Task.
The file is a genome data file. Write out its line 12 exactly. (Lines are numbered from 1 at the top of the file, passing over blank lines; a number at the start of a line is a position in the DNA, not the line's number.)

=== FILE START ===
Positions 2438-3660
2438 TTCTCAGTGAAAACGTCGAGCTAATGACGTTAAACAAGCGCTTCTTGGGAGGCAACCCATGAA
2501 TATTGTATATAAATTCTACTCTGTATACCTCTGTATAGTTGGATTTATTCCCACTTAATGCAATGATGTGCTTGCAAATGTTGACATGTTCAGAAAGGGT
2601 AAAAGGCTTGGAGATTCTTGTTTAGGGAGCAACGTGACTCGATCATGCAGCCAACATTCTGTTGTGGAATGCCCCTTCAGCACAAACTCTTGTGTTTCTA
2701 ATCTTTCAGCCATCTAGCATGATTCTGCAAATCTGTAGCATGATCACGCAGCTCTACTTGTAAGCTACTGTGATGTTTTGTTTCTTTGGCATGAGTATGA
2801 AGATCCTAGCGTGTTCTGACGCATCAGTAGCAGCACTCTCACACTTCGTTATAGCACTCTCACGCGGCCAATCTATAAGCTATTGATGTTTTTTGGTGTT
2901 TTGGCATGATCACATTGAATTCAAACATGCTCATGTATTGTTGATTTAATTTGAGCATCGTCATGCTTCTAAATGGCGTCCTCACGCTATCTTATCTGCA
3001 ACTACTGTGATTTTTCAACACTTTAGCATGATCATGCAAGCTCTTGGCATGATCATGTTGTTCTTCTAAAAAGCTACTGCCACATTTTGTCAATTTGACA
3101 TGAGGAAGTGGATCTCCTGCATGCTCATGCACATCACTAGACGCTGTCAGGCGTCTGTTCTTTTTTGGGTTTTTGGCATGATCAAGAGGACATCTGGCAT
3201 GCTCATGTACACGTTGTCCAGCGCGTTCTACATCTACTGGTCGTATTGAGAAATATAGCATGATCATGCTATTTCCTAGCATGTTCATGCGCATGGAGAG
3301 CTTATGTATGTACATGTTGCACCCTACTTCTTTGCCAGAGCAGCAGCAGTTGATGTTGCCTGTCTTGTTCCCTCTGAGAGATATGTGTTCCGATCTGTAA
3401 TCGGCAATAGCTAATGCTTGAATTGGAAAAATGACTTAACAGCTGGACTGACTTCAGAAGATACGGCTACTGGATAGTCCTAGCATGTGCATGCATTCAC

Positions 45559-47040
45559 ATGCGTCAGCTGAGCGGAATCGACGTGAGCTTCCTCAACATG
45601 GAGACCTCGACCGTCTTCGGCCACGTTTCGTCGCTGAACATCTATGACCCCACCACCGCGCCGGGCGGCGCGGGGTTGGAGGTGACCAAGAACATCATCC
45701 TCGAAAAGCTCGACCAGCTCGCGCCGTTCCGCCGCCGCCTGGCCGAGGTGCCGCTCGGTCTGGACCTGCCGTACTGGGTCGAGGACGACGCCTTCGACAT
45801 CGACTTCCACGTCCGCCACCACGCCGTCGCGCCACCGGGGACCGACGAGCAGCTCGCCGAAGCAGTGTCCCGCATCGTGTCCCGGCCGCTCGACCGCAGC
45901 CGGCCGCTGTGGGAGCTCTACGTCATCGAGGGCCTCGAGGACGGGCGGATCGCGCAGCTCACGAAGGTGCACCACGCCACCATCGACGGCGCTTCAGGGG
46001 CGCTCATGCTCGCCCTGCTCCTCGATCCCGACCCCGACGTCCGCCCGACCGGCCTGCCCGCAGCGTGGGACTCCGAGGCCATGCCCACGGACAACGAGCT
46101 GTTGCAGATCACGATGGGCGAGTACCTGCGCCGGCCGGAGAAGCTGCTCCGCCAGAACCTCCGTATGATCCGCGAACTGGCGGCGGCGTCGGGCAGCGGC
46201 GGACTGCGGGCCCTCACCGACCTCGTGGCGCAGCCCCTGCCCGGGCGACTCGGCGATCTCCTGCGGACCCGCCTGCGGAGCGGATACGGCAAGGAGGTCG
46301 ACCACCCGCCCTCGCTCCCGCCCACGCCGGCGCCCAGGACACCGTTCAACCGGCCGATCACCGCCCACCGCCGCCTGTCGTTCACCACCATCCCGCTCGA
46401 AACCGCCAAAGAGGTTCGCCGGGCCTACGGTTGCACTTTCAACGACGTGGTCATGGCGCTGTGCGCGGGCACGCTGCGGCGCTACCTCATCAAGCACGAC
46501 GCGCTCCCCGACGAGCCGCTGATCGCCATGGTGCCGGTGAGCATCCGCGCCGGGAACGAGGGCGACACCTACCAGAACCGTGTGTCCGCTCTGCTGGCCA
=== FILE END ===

3401 TCGGCAATAGCTAATGCTTGAATTGGAAAAATGACTTAACAGCTGGACTGACTTCAGAAGATACGGCTACTGGATAGTCCTAGCATGTGCATGCATTCAC